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Yale prof criticizes statistics supporting U.N. initiatives

Thomas Pogge argued that data used to justify the Millenium Development Goals may be faulty

The Millenium Development Goals passed by the United Nations in 2000 have not progressed as far as publicized statistics indicate, said Thomas Pogge, professor of philosophy and international affairs and the director of the Global Justice Program at Yale, in a lecture Wednesday night.

Pogge’s talk, titled “The Millennium Development Goals and Their Successors,” was delivered at the Watson Institute for International Studies and was attended by an audience of 20 to 30 faculty members and students.

Pogge discussed what he called the problematic nature of methodology used to measure international development. The Millennium Development Goals consist of eight resolutions passed by United Nations member states to aid international development. The resolutions include ending extreme poverty, promoting gender equality and expanding access to educational opportunities.

Pogge focused primarily on the first millennium development goal, halving by 2015 the proportion of the world population that is chronically undernourished. Pogge said the project’s measurements have been altered in such a way as to make it appear that countries have made more progress on achieving the goals than they actually have.

One problem with the project’s methodology was due to a change made by officials last year — altering the definition of hunger in calculating who could be classified as undernourished, which allowed for better numbers in the project, Pogge said.

“This new methodology involved calculating hunger based on a year-long period of being hungry and caloric intake of a sedentary lifestyle,” Pogge said.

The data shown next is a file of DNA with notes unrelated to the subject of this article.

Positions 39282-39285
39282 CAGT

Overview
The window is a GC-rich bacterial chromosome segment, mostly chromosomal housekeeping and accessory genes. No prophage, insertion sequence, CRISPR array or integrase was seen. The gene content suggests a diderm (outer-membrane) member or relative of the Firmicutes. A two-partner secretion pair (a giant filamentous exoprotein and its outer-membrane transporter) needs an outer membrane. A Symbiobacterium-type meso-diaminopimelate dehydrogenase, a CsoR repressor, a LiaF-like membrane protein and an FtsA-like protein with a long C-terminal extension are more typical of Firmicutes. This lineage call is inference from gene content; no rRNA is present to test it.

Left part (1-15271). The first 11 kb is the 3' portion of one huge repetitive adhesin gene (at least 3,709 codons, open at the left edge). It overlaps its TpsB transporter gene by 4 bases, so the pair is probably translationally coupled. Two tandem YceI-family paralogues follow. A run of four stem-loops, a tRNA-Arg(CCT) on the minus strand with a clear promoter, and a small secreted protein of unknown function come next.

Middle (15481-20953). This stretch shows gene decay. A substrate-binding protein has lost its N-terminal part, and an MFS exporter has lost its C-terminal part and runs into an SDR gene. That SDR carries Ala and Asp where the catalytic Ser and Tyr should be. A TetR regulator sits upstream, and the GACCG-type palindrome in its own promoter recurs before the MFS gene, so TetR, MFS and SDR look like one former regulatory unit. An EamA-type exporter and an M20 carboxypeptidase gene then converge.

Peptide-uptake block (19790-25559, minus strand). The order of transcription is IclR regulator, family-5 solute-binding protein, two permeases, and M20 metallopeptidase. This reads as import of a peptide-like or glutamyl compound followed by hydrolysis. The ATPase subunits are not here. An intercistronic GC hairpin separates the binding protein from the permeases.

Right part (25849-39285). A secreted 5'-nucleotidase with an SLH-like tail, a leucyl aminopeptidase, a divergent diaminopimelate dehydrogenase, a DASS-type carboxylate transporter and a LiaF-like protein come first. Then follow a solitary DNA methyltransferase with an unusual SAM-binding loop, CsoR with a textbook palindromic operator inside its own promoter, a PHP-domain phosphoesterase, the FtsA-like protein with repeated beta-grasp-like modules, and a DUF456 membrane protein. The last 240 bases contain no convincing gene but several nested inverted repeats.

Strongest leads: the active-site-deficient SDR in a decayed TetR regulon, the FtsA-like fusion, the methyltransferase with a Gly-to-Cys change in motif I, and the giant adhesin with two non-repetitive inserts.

“It is basic honesty to commit to one methodology without the hindsight for how this methodology will play out in practice,” Pogge said, criticizing the changes made in methodology midway through the development project. “We should not just have an exercise in creative accounting. We must have clearly articulated goals.”

Pogge stressed the importance of accuracy in reporting numbers for development projects. “It would create a better situation for people in the developing world if people really understood the lack of food security,” he said.

Pogge said he does not believe developed nations have put enough energy into fighting world hunger. “It is much easier to overcome world hunger than the Nazis,” he said. “America and Europe made a serious effort to do that, (but) they are not making a serious effort to do this.”

Pogge faulted Western governments for their lack of initiative in confronting world hunger. “It is easier for people to face a calamity from which they are disconnected — and come in as a knight in shining armor — but it is harder when they are partly responsible for it,” he said.

To more successfully meet development goals in the future, policymakers must be precise in formulating specific targets and criteria for meeting these goals, Pogge said.

He said that a new set of goals, called the sustainable development goals, will be enacted in 2015 when the Millennium Development Goals expire.

Pogge’s speech included several recommendations for potential goals, including abolishing protectionist trade barriers that distort and diminish trade opportunities for poor countries, stimulating pharmaceutical innovation to fight infectious disease and taxing countries responsible for high levels of pollution in order to fund development efforts.

Pogge said he has received a grant from the Australian Research Council to develop a superior metric to measure poverty, adding that the most important task for developing this new metric is to “actually talk to poor people.”



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